The key to weeknight steak dinner is quick-cooking skirt. MUST CREDIT: Photo by Stacy Zarin Goldberg for The Washington Post.
The key to weeknight steak dinner is quick-cooking skirt. MUST CREDIT: Photo by Stacy Zarin Goldberg for The Washington Post.

Why skirt steak is the best for easy, weeknight cooking

By Ali Slagle Time of article published Mar 27, 2020

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Between the marinating and exact cooking, the resting and proper slicing, steak might not be the first cut of meat we turn to on a week night (hmm, chicken thighs - again?).

Skirt steak, however, messes with that preconception because it has all the things going for it that we seek for a midweek dinner: minimal prep, lightning-fast cooking, big flavour and a reasonable price tag.

Like flank, hanger and flap meat, all of which also come from well-exercised muscles, skirt steak delivers a good chew but isn't tough, if prepared and sliced properly. And, because skirt steak is so thin, it quickly reaches its optimal doneness, which is rare or medium-rare. 

By the time the outside is seared brown, you can bet the inside is ready, which means no futzing with a meat thermometer or internal temperatures.

The only essential instruction for cooking skirt steak is that you want a hot, dry environment so that the outside browns to deliciousness and the muscles don't have enough time to tighten and toughen.

To get a good char, you'll want to rid the meat of moisture and cook it over high, unrelenting heat — like in a hot cast-iron pan, under the broiler or on the grill. If there's liquid or the pan isn't hot enough, the steak will steam and end up gray and flabby.

So, here's your go-to recipe: 

Pat the steak dry, generously salt and pepper, drizzle with olive oil, sear over high heat for 3 minutes per side. Let rest a few minutes. Thinly slice it against the grain.

Just like that, skirt steak delivers deep, buttery, mineral flavour. It tastes like all-caps BEEF.

When thinly sliced — always against the grain — it is tender enough that it doesn't need the help of a marinade. Plus, a liquid marinade can inhibit that delicious browning. (Why marinate a steak for 15 or 30 minutes when, on its own, the meat can be great and ready in fewer than 10?)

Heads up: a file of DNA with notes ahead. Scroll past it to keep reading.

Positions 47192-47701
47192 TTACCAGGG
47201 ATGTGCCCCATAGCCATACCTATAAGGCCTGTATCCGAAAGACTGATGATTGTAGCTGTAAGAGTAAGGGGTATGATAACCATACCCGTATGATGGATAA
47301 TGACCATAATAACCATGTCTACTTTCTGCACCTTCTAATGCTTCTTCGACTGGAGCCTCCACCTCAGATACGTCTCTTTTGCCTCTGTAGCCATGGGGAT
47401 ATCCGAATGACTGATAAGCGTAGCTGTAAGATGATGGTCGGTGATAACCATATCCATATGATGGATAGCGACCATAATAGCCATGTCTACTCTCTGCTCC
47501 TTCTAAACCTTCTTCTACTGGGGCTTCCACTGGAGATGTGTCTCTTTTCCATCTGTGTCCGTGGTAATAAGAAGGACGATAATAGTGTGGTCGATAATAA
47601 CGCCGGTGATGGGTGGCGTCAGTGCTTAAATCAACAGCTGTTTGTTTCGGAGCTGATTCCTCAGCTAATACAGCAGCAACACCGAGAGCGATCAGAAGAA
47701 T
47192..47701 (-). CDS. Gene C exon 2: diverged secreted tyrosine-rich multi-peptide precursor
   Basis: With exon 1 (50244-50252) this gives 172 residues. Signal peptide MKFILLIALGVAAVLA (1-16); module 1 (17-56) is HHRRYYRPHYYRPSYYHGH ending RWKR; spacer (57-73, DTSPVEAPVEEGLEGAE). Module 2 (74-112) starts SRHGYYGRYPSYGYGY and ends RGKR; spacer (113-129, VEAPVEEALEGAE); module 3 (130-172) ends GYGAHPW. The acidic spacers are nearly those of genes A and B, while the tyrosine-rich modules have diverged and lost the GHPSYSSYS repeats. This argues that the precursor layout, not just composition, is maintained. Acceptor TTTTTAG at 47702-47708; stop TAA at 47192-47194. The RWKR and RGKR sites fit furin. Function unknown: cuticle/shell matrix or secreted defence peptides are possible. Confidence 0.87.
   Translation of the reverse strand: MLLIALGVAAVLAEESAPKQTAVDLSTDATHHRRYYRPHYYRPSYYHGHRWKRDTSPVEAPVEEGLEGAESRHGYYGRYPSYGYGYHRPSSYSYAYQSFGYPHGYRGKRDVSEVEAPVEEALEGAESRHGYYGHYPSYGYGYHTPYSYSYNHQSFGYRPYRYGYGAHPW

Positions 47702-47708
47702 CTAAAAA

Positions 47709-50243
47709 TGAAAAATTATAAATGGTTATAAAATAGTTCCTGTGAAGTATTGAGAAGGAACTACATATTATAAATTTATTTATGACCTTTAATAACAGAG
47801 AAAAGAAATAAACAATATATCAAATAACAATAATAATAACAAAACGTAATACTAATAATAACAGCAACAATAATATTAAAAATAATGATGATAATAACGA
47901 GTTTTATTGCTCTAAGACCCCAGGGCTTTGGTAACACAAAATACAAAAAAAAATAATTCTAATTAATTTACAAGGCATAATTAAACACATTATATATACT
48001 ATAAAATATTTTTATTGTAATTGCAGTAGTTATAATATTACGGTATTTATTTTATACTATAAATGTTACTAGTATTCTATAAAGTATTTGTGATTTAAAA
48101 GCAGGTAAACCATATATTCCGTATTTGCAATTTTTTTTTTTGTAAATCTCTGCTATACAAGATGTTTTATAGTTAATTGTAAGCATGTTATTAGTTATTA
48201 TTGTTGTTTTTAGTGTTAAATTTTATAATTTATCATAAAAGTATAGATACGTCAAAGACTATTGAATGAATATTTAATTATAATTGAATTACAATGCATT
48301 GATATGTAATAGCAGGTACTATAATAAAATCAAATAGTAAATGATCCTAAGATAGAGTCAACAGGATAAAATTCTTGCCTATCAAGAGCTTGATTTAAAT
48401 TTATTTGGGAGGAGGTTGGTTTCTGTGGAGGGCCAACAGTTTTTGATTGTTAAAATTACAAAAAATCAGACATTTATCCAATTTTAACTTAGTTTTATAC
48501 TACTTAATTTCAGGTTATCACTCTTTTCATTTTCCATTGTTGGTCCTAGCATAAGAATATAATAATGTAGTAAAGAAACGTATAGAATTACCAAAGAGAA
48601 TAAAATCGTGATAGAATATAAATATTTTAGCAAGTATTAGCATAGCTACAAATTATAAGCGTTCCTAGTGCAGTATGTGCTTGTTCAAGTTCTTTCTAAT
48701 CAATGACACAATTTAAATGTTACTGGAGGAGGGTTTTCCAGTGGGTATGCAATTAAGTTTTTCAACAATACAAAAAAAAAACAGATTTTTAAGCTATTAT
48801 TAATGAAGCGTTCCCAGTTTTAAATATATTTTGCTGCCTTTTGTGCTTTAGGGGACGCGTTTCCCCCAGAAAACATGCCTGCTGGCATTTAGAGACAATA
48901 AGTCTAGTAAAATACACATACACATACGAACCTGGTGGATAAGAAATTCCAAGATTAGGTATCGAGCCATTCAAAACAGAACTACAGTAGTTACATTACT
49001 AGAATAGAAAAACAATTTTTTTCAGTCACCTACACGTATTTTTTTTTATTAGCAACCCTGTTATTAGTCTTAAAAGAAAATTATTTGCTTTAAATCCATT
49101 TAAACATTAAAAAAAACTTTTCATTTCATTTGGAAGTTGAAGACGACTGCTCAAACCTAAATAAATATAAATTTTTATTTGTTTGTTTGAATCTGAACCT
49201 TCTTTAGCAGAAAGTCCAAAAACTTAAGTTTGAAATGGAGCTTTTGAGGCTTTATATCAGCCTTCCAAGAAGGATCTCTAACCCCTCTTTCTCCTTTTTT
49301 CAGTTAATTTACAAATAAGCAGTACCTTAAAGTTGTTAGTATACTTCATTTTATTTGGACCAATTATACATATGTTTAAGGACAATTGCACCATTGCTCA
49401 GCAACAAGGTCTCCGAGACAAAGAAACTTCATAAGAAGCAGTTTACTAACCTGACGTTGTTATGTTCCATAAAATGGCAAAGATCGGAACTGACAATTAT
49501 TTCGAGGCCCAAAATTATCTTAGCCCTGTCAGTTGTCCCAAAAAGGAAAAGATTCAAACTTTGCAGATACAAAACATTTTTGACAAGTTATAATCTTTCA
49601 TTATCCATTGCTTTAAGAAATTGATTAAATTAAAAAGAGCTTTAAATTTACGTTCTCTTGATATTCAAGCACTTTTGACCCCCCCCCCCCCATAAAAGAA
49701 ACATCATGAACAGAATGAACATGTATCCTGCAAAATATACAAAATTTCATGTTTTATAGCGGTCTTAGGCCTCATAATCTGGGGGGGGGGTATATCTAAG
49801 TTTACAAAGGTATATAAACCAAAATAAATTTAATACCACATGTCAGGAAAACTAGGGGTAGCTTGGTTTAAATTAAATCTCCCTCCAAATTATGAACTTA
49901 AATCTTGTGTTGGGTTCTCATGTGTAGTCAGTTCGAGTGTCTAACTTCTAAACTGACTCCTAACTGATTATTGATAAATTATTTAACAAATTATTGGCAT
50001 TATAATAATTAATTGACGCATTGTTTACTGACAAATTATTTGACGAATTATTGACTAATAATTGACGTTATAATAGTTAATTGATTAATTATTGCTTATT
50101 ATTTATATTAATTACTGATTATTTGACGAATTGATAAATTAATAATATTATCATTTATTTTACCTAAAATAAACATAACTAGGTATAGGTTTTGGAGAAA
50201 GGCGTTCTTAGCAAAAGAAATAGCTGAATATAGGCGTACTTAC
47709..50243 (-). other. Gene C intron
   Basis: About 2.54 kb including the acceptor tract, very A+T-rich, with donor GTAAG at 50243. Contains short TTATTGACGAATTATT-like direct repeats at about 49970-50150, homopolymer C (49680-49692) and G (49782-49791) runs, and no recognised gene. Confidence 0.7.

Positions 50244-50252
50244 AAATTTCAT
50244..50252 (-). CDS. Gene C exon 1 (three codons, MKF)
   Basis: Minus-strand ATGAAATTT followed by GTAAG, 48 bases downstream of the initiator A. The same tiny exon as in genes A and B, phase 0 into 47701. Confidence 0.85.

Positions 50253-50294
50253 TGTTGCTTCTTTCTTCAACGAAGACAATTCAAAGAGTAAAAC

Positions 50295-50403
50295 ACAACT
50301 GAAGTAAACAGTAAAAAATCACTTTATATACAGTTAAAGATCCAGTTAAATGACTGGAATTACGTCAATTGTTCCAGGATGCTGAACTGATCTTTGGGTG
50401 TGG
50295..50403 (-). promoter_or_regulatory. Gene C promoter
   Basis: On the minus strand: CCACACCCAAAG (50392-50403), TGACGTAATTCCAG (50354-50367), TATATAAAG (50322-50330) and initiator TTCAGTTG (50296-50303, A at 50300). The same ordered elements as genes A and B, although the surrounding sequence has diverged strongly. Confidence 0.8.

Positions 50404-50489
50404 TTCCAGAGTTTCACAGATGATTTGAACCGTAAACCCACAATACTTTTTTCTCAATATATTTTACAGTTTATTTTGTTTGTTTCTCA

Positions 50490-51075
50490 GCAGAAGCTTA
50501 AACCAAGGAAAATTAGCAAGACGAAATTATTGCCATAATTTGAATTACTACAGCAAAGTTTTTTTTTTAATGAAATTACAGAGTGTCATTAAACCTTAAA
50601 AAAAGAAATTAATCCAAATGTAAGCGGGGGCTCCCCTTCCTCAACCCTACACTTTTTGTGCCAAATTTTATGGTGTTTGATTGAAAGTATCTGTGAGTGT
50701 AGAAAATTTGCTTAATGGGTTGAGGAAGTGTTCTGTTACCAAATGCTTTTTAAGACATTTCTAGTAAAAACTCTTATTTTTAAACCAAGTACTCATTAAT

Instead, incorporate flavour in punchier ways that don't mess up the optimal cooking environment (reminder: dry, hot).

For instance, cook the steak naked, then let it soak in a piquant sauce. 

As the steak rests, its juices mix with the dressing, giving the dish even more moxie. You can do this with just about any liquid marinade, sauce or salad dressing that you think complements steak like a deep red chimichurri, smoky with paprika and spicy from red pepper flakes.

Another option is to brush the steak with a thick glaze. Skirt steak has lots of nooks and crannies on the exterior for glaze to settle into and caramelize when it's hit by heat.

If you go this route, you'll want to cook the steak at a slightly lower temperature (medium-high) to avoid burning. Your glaze could simply be a slick of harissa or barbecue sauce. 

Could you add grated garlic and ginger? Sure, but it's not necessary. Soy sauce? Yes, but not much, as it'll add too much moisture.

With steak this flavourful and quick-cooking, why bother?

The Washington Post

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